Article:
End of Another Chapter


Today is my last day with SentryOne. And burnout has been kicking my ass HARD. But I've mostly defeated it and am looking forward to what's coming next.

A Retrospective

Just over four years ago, I had the fortune to join SentryOne. And today, that journey comes to a close. I am forever grateful for this fantastic chapter of my career and wanted to blog a bit about it (mostly for me, but if you're here, hope you enjoy the story too).

Never Dreamed I'd Be In Sales... and LIKE IT

When I was a very young child, I was asked what I wanted to be when I grew up and said a "salesman." My father was in sales, which is most likely why I gave such an answer. But then I discovered video games, which drove me to computer science, and while eventually lead to databases and SQL Server. In 2013, I started speaking and found that I was good at it but really loved it. Through speaking and events, I met many wonderful people including Scott Fallen, who recruited me into SentryOne, as a Solutions Engineer (aka a pre-sales engineer). When I started as an SE, I never knew such a role even existed. And in my first few months, I thought I made the worst mistake of my life! At that point, I knew how to present, teach, train, and consult. But there's a different nuance with a pre-sales role. You do all of those things yet you don't do any of them fully. Eventually it clicked in my brain, that I needed to not teach and explain, but rather to showcase, highlight, and most importantly, listen. Once I figured that out, I grew as a pre-sales engineer and found that it was one of the most rewarding roles I've ever had. It's true... I came to love pre-sales.

Change Is Inevitable - 2020

We all know how everything changed in March of 2020. What followed for me through the remainder of 2020, was a great deal of personal, community, and professional changes.


Am not going to blog details publicly, but 2020 brought about many lows but some very wonderful highs too. And at the end of 2020, I moved to Boston to start a new chapter of my life there.


In the course of my career, I'd been a part of SEVEN acquisitions and/or mergers. I dodged two more, as those were coincidentally announced after I had given notice but before I'd left the respective company. The craziest one was when Lehman Brothers shuttered. My company was a wholy-owned subsidiary of Lehman Brothers. I distinctly remember our CEO calling an all-hands Monday morning, telling us straight up that we had two weeks of money to pay everyone, and that he'd be spending every waking minute trying to find us a new home. He was successful and we had new ownership four days later. Another job of mine seemed like a fantastic home for me. That company was a small start-up that had just been acquired. I was the first hire under the new parent company. Unfortunately, conflicts arose with another key employee and the environment became toxic, so I left after seven months. That worked out for the best because the next year, the parent company terminated almost everyone who had been acquired! In October 2019, SentryOne was acquired, making it acquisition number eight for my career journey. It's frankly annoying how I frequently find myself at companies that get acquired! In some acquisitions, nothing really changed except the company name, e-mail addresses, and HR stuff. But other cases, well, a hell of lot changes. And not all change is for the better either.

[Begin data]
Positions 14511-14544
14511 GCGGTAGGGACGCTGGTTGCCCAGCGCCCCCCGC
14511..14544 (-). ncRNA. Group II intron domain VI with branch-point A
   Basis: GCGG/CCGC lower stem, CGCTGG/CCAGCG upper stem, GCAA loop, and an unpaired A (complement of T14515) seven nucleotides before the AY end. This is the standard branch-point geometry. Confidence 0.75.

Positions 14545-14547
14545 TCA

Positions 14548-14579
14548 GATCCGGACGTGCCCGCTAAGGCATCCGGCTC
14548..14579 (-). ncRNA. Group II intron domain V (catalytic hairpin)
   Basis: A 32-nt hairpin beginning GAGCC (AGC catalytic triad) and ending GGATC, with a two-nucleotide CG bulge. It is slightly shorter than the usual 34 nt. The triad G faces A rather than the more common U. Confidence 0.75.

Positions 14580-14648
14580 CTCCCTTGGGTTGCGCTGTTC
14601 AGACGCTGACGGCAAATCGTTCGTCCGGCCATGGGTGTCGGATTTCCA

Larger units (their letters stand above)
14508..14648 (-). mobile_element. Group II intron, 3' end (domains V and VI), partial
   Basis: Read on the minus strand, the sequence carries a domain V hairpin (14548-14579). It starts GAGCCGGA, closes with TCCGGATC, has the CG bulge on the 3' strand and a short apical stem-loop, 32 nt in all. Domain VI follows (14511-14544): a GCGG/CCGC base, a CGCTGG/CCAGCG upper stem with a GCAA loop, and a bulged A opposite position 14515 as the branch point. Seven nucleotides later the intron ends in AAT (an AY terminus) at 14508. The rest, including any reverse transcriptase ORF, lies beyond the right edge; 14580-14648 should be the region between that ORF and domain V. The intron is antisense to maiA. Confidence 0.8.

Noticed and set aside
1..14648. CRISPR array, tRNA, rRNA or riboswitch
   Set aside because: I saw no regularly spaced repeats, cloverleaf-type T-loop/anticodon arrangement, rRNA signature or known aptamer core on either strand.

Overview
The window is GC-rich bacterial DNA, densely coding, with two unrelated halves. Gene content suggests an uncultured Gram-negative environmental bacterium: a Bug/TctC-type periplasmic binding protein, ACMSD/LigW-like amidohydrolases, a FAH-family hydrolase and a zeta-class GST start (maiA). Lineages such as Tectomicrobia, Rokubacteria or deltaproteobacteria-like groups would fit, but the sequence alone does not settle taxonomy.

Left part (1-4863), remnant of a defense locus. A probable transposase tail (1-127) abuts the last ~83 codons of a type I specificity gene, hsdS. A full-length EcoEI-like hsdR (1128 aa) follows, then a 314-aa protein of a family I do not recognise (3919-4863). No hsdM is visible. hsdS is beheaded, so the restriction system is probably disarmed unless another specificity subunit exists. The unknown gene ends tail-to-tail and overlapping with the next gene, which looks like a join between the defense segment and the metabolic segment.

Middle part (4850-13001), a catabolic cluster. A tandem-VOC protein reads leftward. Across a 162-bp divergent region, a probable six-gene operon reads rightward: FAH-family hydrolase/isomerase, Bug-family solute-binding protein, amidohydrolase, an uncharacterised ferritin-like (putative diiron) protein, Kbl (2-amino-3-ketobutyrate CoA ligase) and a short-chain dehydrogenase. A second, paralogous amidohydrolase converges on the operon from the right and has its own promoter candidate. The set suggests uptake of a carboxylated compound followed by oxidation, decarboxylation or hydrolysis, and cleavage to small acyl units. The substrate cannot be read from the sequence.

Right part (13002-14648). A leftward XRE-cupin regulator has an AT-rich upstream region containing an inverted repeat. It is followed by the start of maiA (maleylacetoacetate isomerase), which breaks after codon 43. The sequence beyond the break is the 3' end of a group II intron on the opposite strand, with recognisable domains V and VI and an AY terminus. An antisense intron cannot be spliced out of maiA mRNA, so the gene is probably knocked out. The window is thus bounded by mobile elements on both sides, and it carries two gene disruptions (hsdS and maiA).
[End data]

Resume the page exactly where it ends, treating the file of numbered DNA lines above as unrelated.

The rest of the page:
As a speaker, I continued to be extremely active as we shifted fully online. I wound up presenting MORE in 2020 after March, than in all of 2019, thanks to everything being virtual. As a user group leader, I embraced the virtual path and started hosting meetings twice a month. But when the end of the year rolled around, I came to a powerful realization - I was BURNED OUT HARD.

Fighting Burnout - 2021

2021 rolled on in, bringing about many new changes. Deborah and I bought a new place together in Boston. As awesome as that is, moving and "new home to-do's" are still a significant stressor. And I was still feeling burnout and stressed. The good thing is that I was aware and conscious of it, so tried to mitigate it as best I could. The hardest and easiest mitigation was electing to cut back on my community involvement. I relinquished my leadership role in the Chicago Suburban User Group. I opted to not speak at all during Q1 2021. And I reduced my speaking engagements dramatically the remainder of 2021. Finally I drastically reduced my social media presence and consumption. There were a number of controversies in the community, especially earlier this year, where I opted to remain silent. Frankly, I got to the point where I might only open Twitter once a day or only check DMs and that's it. It's been good for my mental health, but I do miss interacting with #SQLFamily.

What Brings You Joy?